• Stephanie Drax

Our Motherhood Stories

Updated: Mar 29, 2019


I am a resolutely positive person, and if I am told something is going to be difficult, or defeat me, I often choose not to listen. This is not because I am able to remain upbeat, but mainly because I stick my head in the sand and decide that those negative feelings will not apply to me.

That is pretty much how I approached motherhood. During my first pregnancy with my daughter I just cherry picked the elements of motherhood I liked the sound of. Labour would be manageable, my baby would sleep and I would be back in my jeans by my 6 weeks check.

However, it turns out that even the sunniest attitude can't get you out of the realities of life as a new mum. In truth, I expeirenced everything that was foretold and more. Motherhood hit me like a tonne of bricks.

After a brief and straight forward home birth I found myself in hospital with my daughter who was born with dislocated hips. A very common and fixable condition, but one that turned my view of the cosy newborn days on its head.

The early weeks of motherhood were a baptism of fire, as I navigated hospital appointments and a cranky little one who didn't understand what was happening to her.

I look back on those early days and realise how tough and resilient it was making me, and if anything a strength of character was replacing my naive positivity.

All of this effort was utterly eclipsed by the earth shattering love I felt for my little girl. From day one I knew I could and would cope, and that I would do it because she was all that mattered in the world to me now.

3 and a half years on, and I am back in the new born days - my son was born in January, and I am revisiting all the same emotions of overwhelming love and worry that the exhausted baby days bring with them.

My children have changed me - entirely and for the better. Labour was manageable but intense, of course my children do not sleep through the night, and I honestly could not care when I next wear a pair of jeans. All that matters to me now is their health and happiness and I count my lucky stars every day - even if I would dearly love to drink a hot cup of tea this side of Christmas.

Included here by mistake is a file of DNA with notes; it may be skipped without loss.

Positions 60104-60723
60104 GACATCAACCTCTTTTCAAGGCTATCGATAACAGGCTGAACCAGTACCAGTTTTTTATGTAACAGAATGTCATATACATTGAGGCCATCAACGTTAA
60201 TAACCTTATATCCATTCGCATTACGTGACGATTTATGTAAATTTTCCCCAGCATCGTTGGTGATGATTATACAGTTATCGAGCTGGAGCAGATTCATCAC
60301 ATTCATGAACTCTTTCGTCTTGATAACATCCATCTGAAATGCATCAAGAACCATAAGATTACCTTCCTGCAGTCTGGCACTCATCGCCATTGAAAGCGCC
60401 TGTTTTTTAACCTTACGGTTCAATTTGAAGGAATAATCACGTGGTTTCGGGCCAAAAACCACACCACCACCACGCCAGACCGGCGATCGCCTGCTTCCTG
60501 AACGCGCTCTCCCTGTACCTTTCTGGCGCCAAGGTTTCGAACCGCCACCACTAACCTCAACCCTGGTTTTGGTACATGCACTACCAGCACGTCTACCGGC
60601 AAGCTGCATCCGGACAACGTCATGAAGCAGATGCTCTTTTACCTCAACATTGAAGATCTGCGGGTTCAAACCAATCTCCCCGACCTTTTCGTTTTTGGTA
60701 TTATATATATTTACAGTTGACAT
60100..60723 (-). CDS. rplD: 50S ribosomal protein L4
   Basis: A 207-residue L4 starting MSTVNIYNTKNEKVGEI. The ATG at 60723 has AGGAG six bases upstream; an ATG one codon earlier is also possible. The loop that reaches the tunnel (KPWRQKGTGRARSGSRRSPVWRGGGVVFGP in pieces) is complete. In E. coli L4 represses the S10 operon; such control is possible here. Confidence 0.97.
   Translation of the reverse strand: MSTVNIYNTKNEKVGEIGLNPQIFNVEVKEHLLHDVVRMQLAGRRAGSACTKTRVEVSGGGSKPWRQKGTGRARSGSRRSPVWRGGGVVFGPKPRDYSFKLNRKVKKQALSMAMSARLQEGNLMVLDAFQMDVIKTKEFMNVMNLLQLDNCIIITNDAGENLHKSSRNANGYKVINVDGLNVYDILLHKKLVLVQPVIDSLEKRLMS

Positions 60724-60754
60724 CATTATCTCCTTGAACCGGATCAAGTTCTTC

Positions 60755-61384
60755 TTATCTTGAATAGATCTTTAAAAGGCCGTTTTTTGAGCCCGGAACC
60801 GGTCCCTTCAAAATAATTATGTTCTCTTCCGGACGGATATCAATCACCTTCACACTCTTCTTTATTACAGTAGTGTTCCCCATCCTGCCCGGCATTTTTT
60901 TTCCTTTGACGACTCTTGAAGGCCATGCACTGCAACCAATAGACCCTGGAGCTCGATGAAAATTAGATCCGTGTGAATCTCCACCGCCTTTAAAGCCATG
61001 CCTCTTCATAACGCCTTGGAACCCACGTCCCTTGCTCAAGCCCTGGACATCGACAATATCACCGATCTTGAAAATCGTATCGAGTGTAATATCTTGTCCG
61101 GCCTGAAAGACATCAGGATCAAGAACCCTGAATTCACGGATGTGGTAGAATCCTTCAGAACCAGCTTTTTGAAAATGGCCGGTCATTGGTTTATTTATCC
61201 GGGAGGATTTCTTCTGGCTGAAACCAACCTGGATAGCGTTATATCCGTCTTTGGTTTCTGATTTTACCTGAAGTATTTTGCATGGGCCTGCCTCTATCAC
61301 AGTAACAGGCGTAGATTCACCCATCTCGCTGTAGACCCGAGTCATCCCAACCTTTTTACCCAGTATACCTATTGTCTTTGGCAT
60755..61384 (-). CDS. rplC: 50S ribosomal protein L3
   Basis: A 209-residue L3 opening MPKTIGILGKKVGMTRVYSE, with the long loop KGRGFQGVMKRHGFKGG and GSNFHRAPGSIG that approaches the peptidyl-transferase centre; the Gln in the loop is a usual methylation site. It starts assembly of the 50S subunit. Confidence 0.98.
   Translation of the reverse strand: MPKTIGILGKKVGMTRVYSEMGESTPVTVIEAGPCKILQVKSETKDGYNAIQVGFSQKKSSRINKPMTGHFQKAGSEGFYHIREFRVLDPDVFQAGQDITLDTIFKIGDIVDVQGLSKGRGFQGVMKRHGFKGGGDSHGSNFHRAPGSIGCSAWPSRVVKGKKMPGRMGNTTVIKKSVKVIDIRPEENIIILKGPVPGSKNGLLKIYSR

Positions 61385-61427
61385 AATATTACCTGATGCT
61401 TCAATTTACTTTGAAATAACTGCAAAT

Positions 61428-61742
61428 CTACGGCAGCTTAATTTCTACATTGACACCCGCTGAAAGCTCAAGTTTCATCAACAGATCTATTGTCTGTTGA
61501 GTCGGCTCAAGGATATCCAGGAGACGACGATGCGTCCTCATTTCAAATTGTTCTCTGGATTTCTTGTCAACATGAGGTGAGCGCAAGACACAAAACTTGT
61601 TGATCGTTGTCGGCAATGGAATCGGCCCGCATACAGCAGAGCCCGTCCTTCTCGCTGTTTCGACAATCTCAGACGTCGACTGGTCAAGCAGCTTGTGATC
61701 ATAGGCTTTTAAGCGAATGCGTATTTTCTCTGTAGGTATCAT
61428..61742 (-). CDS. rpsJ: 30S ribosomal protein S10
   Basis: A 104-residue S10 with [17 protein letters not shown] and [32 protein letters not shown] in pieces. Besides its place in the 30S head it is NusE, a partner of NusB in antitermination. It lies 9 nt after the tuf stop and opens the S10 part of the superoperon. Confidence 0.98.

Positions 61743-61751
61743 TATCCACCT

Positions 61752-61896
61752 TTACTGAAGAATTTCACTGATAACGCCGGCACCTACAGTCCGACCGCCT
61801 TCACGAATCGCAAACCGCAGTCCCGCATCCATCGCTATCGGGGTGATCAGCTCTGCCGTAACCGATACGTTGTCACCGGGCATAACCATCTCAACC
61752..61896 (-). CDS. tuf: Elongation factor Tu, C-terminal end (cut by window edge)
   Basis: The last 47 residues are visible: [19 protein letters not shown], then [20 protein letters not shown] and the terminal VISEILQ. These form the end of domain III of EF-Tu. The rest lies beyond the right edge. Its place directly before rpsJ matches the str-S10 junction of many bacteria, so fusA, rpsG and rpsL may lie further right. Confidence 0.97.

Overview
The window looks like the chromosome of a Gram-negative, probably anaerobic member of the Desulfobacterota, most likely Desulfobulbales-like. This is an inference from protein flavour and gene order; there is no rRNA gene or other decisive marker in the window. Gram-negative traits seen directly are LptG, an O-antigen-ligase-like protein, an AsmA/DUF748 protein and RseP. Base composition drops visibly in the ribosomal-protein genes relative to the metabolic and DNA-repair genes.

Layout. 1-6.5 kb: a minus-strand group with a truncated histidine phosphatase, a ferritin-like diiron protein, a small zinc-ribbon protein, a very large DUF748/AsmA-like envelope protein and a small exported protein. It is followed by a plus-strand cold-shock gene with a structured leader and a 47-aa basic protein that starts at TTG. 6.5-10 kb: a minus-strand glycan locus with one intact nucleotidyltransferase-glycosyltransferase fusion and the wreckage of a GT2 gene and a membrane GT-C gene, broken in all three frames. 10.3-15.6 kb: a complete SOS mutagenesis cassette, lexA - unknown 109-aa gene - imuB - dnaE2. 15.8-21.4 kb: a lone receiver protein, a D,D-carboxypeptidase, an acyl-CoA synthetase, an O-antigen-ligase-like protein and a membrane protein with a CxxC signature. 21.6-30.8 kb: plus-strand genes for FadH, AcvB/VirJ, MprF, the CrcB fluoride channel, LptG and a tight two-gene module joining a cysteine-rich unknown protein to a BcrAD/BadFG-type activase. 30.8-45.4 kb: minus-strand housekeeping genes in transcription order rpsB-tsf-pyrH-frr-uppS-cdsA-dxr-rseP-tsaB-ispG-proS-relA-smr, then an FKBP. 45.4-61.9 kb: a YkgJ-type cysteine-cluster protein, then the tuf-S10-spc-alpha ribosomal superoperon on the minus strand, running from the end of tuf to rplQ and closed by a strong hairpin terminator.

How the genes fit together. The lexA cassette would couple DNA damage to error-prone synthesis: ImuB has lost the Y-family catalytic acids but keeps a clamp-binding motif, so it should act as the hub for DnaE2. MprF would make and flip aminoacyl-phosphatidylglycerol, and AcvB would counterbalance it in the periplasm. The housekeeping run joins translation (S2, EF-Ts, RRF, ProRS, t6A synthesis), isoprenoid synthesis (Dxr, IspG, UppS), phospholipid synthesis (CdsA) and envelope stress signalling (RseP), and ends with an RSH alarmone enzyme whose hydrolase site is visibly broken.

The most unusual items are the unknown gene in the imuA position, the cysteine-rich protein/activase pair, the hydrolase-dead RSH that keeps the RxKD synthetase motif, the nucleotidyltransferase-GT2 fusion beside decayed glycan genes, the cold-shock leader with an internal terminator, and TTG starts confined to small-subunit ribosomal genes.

When I speak to new or nearly mums now, I tell them the same thing. Motherhood is the hardest job you will ever do, but every morning you will wake up and want to do the best possible job and keep on trying, no matter how much you may want to quite.

It's not a picnic, but it's the best invitation you will ever receive.


BC – before childbirth – I didn’t have a clue about the harsh realities of motherhood. How could I? Nobody mentions the nitty gritty, not-so-pretty stuff amid the fanfare of “Congratulations!!” and “When are you due?!?” I’m talking specifically about the un-glossy, non-glowy home truths of skin tags, shedding hair, crepey skin and peeing when you definitely don’t want to pee (my pelvic floor and I are NOT friends). But AD – after delivery – you’re also hit with the perfect antidote to these traumas: feelings of exquisite and euphoric love. I did not know my heart could grow this big.

Steph & Noah

When my first son Milo was born in 2017 I felt way out of my depth. How do I keep this precious creature alive?? I got a maternity nurse for the first three weeks – the biggest luxury – and I cried when she left, practically grabbing her round the ankles. I finally plucked up the courage to take him out on my own in his bassinet buggy. It was a chilly December morning. His hat had fallen off, and an old lady at a zebra crossing peered at his bald skull. She turned to me and offered her oh-so-very-helpful-advice: “Excuse me, but he should really be wearing a hat. Babies feel the cold more than us, dear.” What I heard was: “YOU DON’T KNOW HOW TO BE A PARENT!!!!!!!”

Three and half years on, and one more baby boy called Noah, I’m a lot less sensitive. In fact, I’m begging for support whenever I can get it. Just this week, I took the boys on the bus to go shopping and they were hopping from seat to seat, banging on every surface, and yelling on repeat for snacks. All eyes were on me and how I was going to "deal" with my children. My calm yet firm comments, bribes and threats weren’t getting me anywhere and eventually my eldest whacked his younger brother and then me. I could hear the collective intake of breath by passengers. Then an old lady pipes up to my son: “You should not be hitting your brother or your mother. Just don’t do it, do you hear?!” She then turns to me with a “We’ve all been there, love.” It felt like a virtual hug and I could've cried.

Before I’d been a parent I might have been one of those silent, judging bus passengers, believing that my future kids would never behave that way. The truth is my kids are not obedient little ducklings; they move at warp speed, shout all day, and naughty tends to be the default for the older one. It’s exhausting, it’s maddening, and – if I’m caught in the crossfire - it’s painful. But…and there’s always a ‘but’ isn’t there?…they are fiercely independent, they are leaders and they are the cheekiest, funniest kids I know. They’re a handful, but they're my handful. I wouldn’t change ‘em, but I do crave the occasional hug from a stranger.